Leon Botstein’s program, “New York Avant-Garde”, took as its point of departure the famed “Armory Show of 1913” that formally introduced New York to the new “modernism” in visual art.  Botstein suggests that this program had echoes in music that first began to be expressed in New York concert halls after World War I, in a burst of musical modernism that extended to the end of the 1920s.  This showcase for the avant-garde presented music by George Antheil (A Jazz Symphony 1925), Charles Griffes (Poem for Flute and Orchestra (1918), Aaron Copland (Organ Symphony 1924), Carl Ruggles (Men and Mountains 1924), and Edgard Varese (Ameriques 1918-21).  The particular Carnegie connection was that the first and last of these pieces were first performed at Carnegie Hall during the 1920s, the Varese in a performance conducted by Leopold Stokowski, who would later in his career found and conduct the ASO.

I thought the concert was very successful, especially given the uncertainties of the day that had resulted in some juggling of last-minute rehearsal time.  The ASO secured the services of three excellent soloists.   Pianist Blair McMillen was a joy to hear and to watch as he threw himself body and soul into the Antheil Jazz Symphony, which is not quite a piano concerto but at times seems to think it is one, with extended piano cadenzas that McMillen tossed off insouciantly.  Randolph Bowman, principal flutist for the Cincinnati Symphony and the ASO’s summer seasons at Bard College, was excellent in the sumptuous Griffes piece.  Stephen Tharp pulled out all the stops (couldn’t resist that) in the Copland, whose organ part was originally conceived for Nadia Boulanger’s American tour and appearances with the Boston Symphony and New York Symphony.  This first half of the concert was just one thrill after another.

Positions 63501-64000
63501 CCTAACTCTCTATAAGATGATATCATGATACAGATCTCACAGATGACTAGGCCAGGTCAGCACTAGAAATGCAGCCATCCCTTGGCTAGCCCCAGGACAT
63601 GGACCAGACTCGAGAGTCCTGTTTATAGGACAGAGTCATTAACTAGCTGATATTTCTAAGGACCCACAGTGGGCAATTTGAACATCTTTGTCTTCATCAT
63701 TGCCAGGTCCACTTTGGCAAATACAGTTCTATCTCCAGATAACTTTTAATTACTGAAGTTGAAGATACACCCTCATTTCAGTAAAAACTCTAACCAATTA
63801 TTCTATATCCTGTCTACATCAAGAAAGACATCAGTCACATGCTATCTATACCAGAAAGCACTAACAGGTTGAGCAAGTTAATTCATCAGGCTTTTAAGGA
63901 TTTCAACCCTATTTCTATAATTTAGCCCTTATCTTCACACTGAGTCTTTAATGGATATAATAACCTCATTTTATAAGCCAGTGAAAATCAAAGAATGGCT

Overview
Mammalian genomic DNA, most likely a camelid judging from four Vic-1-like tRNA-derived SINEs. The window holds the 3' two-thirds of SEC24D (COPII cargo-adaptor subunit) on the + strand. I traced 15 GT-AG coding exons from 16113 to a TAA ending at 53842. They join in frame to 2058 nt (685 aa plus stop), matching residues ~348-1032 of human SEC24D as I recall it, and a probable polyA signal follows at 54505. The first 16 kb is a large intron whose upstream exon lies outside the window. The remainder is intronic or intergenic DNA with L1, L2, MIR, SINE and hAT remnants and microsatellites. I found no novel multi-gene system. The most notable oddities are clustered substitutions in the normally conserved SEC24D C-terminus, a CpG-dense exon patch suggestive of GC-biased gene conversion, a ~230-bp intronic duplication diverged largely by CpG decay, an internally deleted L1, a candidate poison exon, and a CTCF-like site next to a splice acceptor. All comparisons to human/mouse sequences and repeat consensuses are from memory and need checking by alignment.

I was a bit less thrilled by the second half.  I’ve never quite “gotten” Ruggles.  Although at times I find his orchestration to be interesting, I don’t get a feeling of organic flow to his compositions, which to me are an essential part of music.  It feels too static, too granitic, although on this occasion I had a more favorable reaction to the middle movement – Lilacs – which actually seemed to flow in the hands of the ASO string players, who made a warm sound amidst the pounding brass of the outer movements. 

The first time I heard Ameriques at Carnegie Hall, Christoph von Dohnanyi was conducting the Cleveland Orchestra.  On that occasion, it struck me forcibly how strongly influenced Varese was influenced by Stravinsky’s Le Sacre du Printemps, which was first performed shortly before World War I broke out.  I was less struck by the resemblance at the ASO concert, perhaps because Botstein’s interpretation was less overtly aggressive than Dohnanyi’s. 

Overall, however, I thought this was a useful concert for bringing to light music that doesn’t get played very much, and the orchestra did a marvelous job of pulling it together and making it work.